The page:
My grandfather’s funeral featured a score of stories from the family and friends whose lives he had touched. But the one I remember best was the five-line haiku that my brother, Sandy, wrote to sum up the man’s talent for sharing life’s richest pleasures with those he loved. The poem’s subject was Sandy’s childhood memory of Pappy picking a tomato and handing it to him to eat—fresh from the vine.
That cherished family snapshot was the last thing I expected to talk about when I began my interview with a Maine marketing director about the company he serves. But that exact same scene—of a man sharing a vine-plucked tomato with his grandchild—was the one Jim Darroch cites as the inspiration for Backyard Farms. “People have an emotional connection to a good tomato that runs deep,” Darroch explains. “That passion is the reason for everything we do.”
Building a company around that single desire to grow the ideal tomato is a commendable achievement. But a look at the numbers that quantify the scale of the operation that supports it—located in a mid-Maine town of less than 3000 residents— makes it nothing short of remarkable.
The company’s Madison farm is comprised of two hydroponic greenhouses covering 42 acres. Inside, there are over half a million tomato plants pollinated by 30,000 bumble bees that produce 20-30 million pounds of tomatoes a year. Perhaps most remarkable is that a staff of only 200 are the force responsible for the daily operation of the business.
A look at the greenhouses’ layout gives an idea of just what Backyard Farm’s crew of “personal gardeners” do each day. “Their job requires very physical work,” explains Darroch, “plus the attention to detail needed to keep each plant clean and healthy.” For each gardener, this means inspecting, de-leafing and pruning every 16-foot high plant in their personal garden of 10 rows, each of which stretches an eighth of a mile long. But Darroch was quick to correct my assumption that the staff were all young sprouts, citing 50 and even 60 year-olds as part of the farm’s lively workforce.
Backyard Farms values the ingenious and hardworking Yankee spirit that inspires these gardeners, providing them with benefits that include competitive pay, comprehensive health care, and paid time off. The company also cites an abiding interest in providing local jobs. That’s especially valuable for a town that shares the challenge of many of Maine’s riverside cities to reinvent themselves after their mills shut down more than fifty years ago.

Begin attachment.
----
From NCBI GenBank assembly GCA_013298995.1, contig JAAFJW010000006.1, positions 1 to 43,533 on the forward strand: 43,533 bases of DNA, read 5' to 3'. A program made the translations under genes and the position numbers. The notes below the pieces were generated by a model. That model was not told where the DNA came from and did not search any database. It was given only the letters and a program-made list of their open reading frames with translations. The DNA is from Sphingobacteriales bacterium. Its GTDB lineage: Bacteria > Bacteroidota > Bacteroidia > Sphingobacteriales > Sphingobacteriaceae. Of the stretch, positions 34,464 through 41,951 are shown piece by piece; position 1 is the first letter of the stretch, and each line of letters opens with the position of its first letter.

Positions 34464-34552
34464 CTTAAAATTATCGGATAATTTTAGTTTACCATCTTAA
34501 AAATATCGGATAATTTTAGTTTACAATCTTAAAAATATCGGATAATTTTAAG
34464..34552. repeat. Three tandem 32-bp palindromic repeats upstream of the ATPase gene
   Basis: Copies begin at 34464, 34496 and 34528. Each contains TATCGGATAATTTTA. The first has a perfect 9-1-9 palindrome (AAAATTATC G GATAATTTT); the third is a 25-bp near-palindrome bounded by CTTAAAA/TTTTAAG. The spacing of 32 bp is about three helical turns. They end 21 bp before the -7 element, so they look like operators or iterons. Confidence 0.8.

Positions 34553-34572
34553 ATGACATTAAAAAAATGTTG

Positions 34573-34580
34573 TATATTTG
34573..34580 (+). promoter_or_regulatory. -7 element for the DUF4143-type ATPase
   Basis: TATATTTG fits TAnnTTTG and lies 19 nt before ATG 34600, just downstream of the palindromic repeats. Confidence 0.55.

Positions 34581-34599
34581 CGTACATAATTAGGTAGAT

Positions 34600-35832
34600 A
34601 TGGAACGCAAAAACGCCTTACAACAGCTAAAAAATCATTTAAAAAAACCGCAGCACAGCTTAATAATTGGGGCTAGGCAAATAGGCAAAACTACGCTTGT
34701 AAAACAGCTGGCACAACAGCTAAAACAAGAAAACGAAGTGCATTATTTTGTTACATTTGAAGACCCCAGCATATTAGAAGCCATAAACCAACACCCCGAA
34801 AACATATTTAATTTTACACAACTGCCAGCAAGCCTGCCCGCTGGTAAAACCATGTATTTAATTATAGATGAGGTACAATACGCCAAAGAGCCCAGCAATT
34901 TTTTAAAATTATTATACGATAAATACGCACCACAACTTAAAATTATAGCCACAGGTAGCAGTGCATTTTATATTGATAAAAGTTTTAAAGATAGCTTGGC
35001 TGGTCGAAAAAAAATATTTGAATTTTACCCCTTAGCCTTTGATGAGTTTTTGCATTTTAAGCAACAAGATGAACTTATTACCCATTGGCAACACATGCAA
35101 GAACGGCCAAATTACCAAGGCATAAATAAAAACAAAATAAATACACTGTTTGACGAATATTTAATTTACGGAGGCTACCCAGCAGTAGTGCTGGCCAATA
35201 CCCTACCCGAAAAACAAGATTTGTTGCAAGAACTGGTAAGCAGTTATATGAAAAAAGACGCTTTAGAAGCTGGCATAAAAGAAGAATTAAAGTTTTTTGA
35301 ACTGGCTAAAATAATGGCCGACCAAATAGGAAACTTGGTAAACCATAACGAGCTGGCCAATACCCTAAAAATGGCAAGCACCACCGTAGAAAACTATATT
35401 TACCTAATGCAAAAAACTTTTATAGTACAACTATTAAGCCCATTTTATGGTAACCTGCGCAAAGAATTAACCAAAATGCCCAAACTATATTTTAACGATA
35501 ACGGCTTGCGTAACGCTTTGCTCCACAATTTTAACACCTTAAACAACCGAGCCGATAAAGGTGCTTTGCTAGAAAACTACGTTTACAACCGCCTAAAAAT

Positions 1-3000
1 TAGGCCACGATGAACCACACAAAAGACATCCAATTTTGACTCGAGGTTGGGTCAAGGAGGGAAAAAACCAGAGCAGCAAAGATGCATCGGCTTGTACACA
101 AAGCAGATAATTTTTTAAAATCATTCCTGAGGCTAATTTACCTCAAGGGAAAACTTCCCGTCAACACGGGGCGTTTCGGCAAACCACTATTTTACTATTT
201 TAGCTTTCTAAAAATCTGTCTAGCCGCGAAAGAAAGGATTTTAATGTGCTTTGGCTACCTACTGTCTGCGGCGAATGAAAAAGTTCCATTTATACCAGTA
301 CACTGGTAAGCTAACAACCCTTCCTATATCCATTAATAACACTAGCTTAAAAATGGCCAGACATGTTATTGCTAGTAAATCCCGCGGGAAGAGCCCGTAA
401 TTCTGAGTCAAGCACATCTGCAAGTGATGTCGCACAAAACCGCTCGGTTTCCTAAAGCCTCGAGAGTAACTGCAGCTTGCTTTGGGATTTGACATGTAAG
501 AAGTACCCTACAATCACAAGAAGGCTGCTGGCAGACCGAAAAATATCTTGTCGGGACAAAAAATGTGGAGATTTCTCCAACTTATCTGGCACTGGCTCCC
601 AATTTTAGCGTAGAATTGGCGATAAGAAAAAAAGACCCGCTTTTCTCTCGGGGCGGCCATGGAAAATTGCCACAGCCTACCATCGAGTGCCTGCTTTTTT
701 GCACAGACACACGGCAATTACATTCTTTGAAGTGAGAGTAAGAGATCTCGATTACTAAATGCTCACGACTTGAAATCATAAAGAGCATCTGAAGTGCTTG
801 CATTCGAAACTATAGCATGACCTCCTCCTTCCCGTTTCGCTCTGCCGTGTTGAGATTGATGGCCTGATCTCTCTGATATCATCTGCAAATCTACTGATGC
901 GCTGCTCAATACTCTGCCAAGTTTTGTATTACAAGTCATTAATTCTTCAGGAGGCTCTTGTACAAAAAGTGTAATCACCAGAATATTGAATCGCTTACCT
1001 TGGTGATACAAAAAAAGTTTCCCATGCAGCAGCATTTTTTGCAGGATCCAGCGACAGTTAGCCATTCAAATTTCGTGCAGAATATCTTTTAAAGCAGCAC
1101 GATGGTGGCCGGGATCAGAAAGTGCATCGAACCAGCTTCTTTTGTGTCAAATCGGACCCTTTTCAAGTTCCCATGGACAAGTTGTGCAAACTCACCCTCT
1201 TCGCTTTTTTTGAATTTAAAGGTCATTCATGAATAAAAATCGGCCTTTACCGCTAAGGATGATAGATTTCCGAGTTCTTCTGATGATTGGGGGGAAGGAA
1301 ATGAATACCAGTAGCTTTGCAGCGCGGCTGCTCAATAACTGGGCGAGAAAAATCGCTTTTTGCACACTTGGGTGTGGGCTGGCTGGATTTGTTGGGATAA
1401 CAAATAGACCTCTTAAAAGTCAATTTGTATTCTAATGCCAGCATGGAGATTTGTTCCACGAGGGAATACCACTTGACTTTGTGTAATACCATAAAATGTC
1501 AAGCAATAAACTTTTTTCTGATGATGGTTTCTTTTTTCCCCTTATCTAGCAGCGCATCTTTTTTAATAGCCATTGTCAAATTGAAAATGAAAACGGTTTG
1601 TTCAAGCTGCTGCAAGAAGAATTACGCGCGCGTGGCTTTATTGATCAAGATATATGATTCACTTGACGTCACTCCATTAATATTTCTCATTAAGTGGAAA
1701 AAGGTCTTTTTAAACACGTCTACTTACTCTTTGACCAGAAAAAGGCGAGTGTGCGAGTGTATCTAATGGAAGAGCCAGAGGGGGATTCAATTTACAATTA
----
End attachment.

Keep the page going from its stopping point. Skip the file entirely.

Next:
Surprisingly, Darroch reveals that Madison, Maine has not only the workforce, but the climate conducive to nurturing a good tomato. “Keeping an operation of this size cool is even more challenging than heating it,” he explains, “so a northern climate like this is actually preferable. Madison also gets a fair amount of both sun and rain. Collecting and purifying the latter is just one of the environmentally sustainable practices we employ to respect this very pristine corner of the world.”
Backyard Farms uses that focus on efficiency to serve its commitment to supporting Maine communities as well. When I asked Darroch about how the company handled the decline in demand for their product during summer, when outdoor tomatoes are flourishing, he pointed to that need. “We ramp up donations to food banks in Maine and other locations within our 48-hour delivery sphere in the warmer months,” he says. “Many have added produce-specific storage facilities that allows our tomatoes to feed the hungry when the weather turns colder as well.” For Maine’s Good Shepherd Food Bank alone, this bumper crop of compassion totaled over 300,000 pounds last year.
When I commended Darroch on the company’s commitment to sharing its bounty with its neighbors, he spoke of the communal spirit that unites so much of Maine, making particular mention of Live and Work in Maine’s role in fostering it. “I’ve seen such a renaissance of restaurant and hospitality business in Southern Maine,” he shares, “and have hoped that growth could spread in different industries throughout our state. We’re doing our best to provide rewarding jobs here in Madison, and I’m grateful for Live and Work’s help in getting the word out about businesses like ours that are flourishing in other regions.”
That message does, indeed, seem to be traveling. At a friend’s house last weekend, I spotted the distinctive blue and white box of Backyard Farms tomatoes on her kitchen counter. When I mentioned them, she quickly exclaimed, “I love these tomatoes!” That’s just the kind of reaction that Jim Darroch and the rest of the people pruning and picking in Madison, Maine would hope to hear.